The Projectionist, the fifth story, is about the young man who runs the movie projector and the secrets he holds. It's a pretty bad ass crime tale. I know Joe has a few tales that feature movie theaters but this one takes a very dark turn.

The final story, Everything Sparkles in Hell, is about a marshal tracking a quartet of killers in the winter who gets more than he bargained for. This one is a western starring Nat Love, which reminds me I still need to read Paradise Sky.

Driving to Geronimo's Grave was a loaded revolver with a bullet in ever chamber and not a dud in the bunch. It's hard to pick a favorite since I liked all of the tales quite a bit in their own ways. The collection shows that Joe Lansdale can write in a large spectrum of genres and still be the mojo storyteller he's always been. It's an easy four star read.

View all my reviews

Monday, July 9, 2018

Review: The Elementals

The Elementals The Elementals by Michael McDowell
My rating: 4 of 5 stars

When Marian Savage dies, her son and his family head south to Beldame to recover in beach houses that have been in the family for generations. The family splits and takes two of the beach houses. The third house stays vacant, for an ancient evil lurks within...

I read Blackwater: The Complete Caskey Family Saga earlier this year and loved it. Michael McDowell has been on my radar ever since. When my cohort Anthony offered to loan it to me, I jumped on it.

I have to think The Elementals is a trial run for some concepts Michael McDowell would later explore at great length in Blackwater, namely a Southern family saga with supernatural elements lurking on the fringes.

The Savages and McCrays have been coming to Beldame for years but have always avoided the mysterious third house. After the death of the Savage matriarch, they head down to Beldame for some r&r. It's India McCray's first visit to Beldame so naturally she's very curious about the third house. It's sounds like it's going to be creepy from the beginning but it's not. Michael McDowell takes his time, develops the Savages and McCrays into characters you can't help but be interested it. Then he torments the poor bastards.

For the most part the story revolves around India McCray and Odessa, the Savage's maid. Odessa knows a lot mroe than she's letting on and India is a teenage busybody with nothing but time on her hands at the sleepy penisula. I have to say that Luker and India are my favorite father-daughter combo in all of fiction with their interesting dynamic. Apart, they're both fascinating but together, they're something else. Lawton's machinations made me hate him more than I feared the evils of the third house. Big Barabara's alcohol problem and relationship to Lawton was sad but I wound up liking her quite a bit.

In addiition to family drama, McDowell paints a very accurate picture of the torturous, oppressive heat and humidy of the south. I broke a sweat while I was reading some of the later chapters. The creepy happenings start at Marian Savage's funeral and gradually grow from there. By the end, it's hard to tell who is going to survive.

Much with Blackwater, I would have read twice as many pages featuring the Savages and McCrays. I enjoyed the characters so much that the horror element could be removed and it would still be an enjoyable book. Four out of five stars.

View all my reviews

Wednesday, July 4, 2018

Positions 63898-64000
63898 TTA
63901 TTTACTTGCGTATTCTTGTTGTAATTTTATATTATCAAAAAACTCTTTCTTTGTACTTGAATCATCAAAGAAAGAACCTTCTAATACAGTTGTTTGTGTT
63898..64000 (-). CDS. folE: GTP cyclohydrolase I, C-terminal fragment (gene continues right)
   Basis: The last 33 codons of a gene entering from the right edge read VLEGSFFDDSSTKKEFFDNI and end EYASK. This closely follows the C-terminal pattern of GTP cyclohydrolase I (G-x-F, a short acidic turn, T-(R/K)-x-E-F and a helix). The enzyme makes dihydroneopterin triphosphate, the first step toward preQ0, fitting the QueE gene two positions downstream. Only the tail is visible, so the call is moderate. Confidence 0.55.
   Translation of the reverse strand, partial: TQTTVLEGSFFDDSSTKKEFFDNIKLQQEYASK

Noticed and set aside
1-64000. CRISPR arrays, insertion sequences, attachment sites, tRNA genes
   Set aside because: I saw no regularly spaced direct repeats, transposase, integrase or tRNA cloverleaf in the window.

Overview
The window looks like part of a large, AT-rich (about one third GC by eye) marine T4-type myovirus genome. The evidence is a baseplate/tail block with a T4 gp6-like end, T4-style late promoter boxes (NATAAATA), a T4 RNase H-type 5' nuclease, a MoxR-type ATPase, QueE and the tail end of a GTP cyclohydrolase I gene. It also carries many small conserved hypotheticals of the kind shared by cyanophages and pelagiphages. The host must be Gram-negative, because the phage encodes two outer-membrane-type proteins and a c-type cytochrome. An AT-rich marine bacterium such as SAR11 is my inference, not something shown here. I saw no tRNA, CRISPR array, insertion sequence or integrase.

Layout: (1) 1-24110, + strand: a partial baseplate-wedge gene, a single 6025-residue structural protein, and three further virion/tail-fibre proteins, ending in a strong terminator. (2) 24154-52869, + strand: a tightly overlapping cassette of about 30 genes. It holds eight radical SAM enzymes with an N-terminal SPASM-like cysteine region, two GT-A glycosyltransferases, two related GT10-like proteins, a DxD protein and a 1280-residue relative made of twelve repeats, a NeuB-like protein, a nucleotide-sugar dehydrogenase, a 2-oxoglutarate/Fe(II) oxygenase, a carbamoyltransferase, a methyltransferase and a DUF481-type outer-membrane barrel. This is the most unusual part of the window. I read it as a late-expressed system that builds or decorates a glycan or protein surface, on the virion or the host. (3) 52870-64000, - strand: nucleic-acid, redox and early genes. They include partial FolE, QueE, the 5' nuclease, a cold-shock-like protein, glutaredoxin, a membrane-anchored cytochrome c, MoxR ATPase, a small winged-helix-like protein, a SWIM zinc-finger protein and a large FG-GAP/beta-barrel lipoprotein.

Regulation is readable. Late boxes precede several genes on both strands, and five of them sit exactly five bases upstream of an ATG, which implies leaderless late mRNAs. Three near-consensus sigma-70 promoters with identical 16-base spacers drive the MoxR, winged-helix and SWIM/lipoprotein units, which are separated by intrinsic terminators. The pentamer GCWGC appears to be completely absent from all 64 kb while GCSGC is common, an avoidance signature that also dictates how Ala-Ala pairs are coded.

Review: American Tabloid

American Tabloid American Tabloid by James Ellroy
My rating: 4 of 5 stars

The fates of three men, Ward Littell, Kemper Boyd, and Pete Bondurant, are forever entwined in the era of mobsters, Fidel Castro, and the Kennedys.

Yeah, that's not much of a teaser but there's no quick way to sum this one up.

American Tabloid takes key figures of the late 1950s and early 1960s and pisses all over them. Ellroy is back to the trinity of sin structure that worked so well in The Big Nowhere and LA Confidential. His three leads, Ward Littell, Kemper Boyd, and Pete Bondurant, rise and fall as they influence key historical events.

Politics makes strange bedfellows and Kemper Boyd is in bed with most of them. At various points of the book, he's linked with the FBI, CIA, the Kennedies, and probably other groups I can't remember at this moment. He's a wheeling-dealing son of a bitch. He was easily the most compelling of the three leads. Ward Littell started off as kind of a weakling and wound up being the biggest bad ass of the three. He also lost the most before winding up on top. Pete Bondurant struck me as the most pragmatic for most of the book and I'm hoping he'll be back for the sequel.

Ellroy doesn't pull any punches in this. The clipped sentence structure is in full effect, so much so that it's a little overwhelming at times. I still dug it. He also isn't afraid to cast aside the myth of the Kennedys being great men. JFK and RFK both come off as tools. J. Edgar Hoover is almost the Dudley Smith of the piece, a master strategist who never really takes the fall.

It was great how Littell, Boyd, and Bondurant were interwoven into the sagas of Jimmy Hoffa, Howard Hughes, and the Kennedys, linking all of them together into a tapestry of lies, drugs, and death. American Tabloid is just as bleak as the LA Quartet in its own way. While Ellroy's Hollywood is a cesspool, his political world is even worse, a shit and vomit-flecked abattoir where everyone is in bed with everyone else and no one can be trusted. By the end, I didn't think any of the three leads would survive to the second book.

American Tabloid was a dark and exhausting read. By the time I was done, I felt like Kemper Boyd had done a number on me with brass knuckles. 4.5 out of 5 stars.

View all my reviews